Britain will adapt its vaccine rollout to protect people more quickly in areas where a coronavirus variant first detected in India has emerged, the vaccine minister said on Friday.
The UK has delivered one of the fastest inoculation campaigns in the world, giving a first shot to almost 70% of the adult population and a second to 36%, helping to reduce infection rates and deaths.
As a result, Prime Minister Boris Johnson has set out what he describes as a “cautious but irreversible” route out of lockdown for England, with the next step planned for next week. He has warned, however, that new variants, such as the B.1.617.2 found in India, could derail that.
Government agency Public Health England (PHE) said on Thursday that the total number of confirmed cases of the new variant had more than doubled in the past week to 1,313 across the United Kingdom.
Vaccines minister Nadhim Zahawi said in areas where the new variant had emerged, the government would step up enhanced testing, whereby all residents of an area are asked to get a PCR test given that virus variants are circulating in the community, with authorities seeking to assess how widespread they are.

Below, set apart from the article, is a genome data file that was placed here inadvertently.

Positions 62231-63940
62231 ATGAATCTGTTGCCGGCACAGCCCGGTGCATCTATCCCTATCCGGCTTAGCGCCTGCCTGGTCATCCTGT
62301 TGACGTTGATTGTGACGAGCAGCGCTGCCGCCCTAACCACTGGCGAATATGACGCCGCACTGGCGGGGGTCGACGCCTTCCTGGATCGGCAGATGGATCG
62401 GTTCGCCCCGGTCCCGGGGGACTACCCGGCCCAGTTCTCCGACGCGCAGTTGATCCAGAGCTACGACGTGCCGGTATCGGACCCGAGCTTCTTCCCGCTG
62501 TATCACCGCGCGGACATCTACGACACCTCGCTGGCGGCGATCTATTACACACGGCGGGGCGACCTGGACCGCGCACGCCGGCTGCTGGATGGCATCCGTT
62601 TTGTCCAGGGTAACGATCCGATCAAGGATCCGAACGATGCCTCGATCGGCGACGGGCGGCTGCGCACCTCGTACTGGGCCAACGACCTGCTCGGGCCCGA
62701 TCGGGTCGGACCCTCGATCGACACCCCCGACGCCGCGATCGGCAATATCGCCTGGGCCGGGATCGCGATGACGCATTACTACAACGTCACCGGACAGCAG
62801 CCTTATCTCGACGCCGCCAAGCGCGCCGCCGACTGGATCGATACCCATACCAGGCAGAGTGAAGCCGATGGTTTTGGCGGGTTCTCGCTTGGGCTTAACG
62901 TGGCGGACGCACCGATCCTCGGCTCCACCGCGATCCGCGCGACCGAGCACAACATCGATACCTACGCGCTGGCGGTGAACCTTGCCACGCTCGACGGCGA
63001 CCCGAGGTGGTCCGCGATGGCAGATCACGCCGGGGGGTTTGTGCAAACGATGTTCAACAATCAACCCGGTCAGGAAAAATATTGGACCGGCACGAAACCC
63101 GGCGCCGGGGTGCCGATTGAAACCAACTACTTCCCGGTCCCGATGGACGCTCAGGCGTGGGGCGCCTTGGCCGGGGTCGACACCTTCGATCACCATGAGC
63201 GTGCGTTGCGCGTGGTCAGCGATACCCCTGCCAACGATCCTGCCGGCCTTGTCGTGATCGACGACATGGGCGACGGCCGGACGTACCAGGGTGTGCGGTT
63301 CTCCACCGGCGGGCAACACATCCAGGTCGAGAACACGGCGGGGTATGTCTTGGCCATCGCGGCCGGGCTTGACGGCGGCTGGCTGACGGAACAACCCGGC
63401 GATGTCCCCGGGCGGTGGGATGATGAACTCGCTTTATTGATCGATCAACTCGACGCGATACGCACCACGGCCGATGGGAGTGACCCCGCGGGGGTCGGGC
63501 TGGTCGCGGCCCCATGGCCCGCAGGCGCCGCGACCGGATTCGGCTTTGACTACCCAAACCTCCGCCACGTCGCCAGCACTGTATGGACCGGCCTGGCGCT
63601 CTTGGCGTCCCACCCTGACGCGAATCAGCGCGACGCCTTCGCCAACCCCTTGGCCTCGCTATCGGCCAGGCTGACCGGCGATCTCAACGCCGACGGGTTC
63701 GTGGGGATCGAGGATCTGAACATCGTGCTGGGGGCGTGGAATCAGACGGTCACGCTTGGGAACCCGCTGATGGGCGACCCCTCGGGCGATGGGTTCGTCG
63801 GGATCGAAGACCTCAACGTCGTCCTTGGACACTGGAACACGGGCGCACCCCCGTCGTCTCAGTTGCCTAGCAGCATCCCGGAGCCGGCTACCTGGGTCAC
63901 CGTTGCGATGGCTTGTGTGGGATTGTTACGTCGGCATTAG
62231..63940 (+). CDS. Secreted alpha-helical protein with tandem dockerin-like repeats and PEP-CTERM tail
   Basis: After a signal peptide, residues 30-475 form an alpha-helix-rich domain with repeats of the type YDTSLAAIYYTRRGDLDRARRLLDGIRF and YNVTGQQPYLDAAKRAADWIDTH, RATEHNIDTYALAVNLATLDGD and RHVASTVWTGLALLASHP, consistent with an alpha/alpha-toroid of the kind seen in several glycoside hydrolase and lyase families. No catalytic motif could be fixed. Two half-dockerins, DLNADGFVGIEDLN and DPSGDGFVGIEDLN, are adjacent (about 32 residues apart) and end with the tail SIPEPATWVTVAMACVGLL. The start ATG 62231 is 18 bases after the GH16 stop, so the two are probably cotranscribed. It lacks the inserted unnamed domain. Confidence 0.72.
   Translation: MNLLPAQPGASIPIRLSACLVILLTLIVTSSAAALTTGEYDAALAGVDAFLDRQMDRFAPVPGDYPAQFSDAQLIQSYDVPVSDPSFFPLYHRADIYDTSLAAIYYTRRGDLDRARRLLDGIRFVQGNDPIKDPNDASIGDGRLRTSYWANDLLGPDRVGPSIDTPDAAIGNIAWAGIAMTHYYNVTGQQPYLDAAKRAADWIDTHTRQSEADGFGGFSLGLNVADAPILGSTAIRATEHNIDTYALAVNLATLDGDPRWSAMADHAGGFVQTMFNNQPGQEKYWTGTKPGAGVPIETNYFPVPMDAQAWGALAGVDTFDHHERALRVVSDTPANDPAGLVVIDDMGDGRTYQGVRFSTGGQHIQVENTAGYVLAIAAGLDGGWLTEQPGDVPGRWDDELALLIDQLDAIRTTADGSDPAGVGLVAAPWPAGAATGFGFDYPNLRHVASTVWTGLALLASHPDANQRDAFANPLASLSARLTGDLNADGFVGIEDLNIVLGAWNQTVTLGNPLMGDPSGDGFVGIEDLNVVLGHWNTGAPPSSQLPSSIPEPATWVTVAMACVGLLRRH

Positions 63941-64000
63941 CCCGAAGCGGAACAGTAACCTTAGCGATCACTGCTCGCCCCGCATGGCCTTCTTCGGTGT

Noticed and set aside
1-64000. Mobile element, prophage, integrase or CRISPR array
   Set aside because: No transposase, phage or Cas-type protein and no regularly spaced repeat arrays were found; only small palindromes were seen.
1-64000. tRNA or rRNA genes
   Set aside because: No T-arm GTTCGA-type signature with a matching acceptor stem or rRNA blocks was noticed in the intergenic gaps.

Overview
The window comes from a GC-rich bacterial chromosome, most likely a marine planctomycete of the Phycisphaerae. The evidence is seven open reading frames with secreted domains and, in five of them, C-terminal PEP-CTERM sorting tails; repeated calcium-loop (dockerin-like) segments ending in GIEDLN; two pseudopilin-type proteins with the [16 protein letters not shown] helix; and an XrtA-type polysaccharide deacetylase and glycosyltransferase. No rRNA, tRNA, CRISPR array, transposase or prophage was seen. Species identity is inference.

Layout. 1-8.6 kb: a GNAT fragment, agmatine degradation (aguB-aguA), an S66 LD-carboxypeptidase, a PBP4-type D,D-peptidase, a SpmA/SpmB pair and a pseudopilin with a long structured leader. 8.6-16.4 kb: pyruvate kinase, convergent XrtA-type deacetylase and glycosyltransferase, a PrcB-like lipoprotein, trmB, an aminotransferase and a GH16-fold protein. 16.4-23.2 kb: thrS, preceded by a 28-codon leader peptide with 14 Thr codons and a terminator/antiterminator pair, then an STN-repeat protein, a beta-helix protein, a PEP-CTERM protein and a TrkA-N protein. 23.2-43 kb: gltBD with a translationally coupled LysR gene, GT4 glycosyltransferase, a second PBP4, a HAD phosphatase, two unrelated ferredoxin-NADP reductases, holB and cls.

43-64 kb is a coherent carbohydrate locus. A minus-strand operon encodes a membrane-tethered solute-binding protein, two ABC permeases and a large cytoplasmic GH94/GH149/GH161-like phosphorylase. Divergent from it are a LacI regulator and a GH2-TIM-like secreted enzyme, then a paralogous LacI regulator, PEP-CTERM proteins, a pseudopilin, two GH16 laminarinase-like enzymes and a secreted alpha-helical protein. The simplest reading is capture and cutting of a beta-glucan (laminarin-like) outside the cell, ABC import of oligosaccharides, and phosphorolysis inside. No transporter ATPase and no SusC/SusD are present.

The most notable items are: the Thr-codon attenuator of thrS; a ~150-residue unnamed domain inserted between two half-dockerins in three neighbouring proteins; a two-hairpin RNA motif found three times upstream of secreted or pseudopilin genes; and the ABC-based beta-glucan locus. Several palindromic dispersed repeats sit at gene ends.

He said vaccines could also be offered to younger people if they live in multi-generational households. Shots are currently available to everyone over the age of 38.
In addition, the tweaked plan could narrow the gap between the time someone takes the first and second dose of the Pfizer shot.
“We will do whatever it takes in the vaccination programme…to deliver additional enhanced protection,” Zahawi told BBC TV.
The highly transmissible coronavirus variant first detected in India has now surfaced in countries around the world.
Zahawi said there were concerns about the presence of the variant in some parts of northern England and London but that there was no evidence that it had a more severe impact on people or was able to escape the vaccines.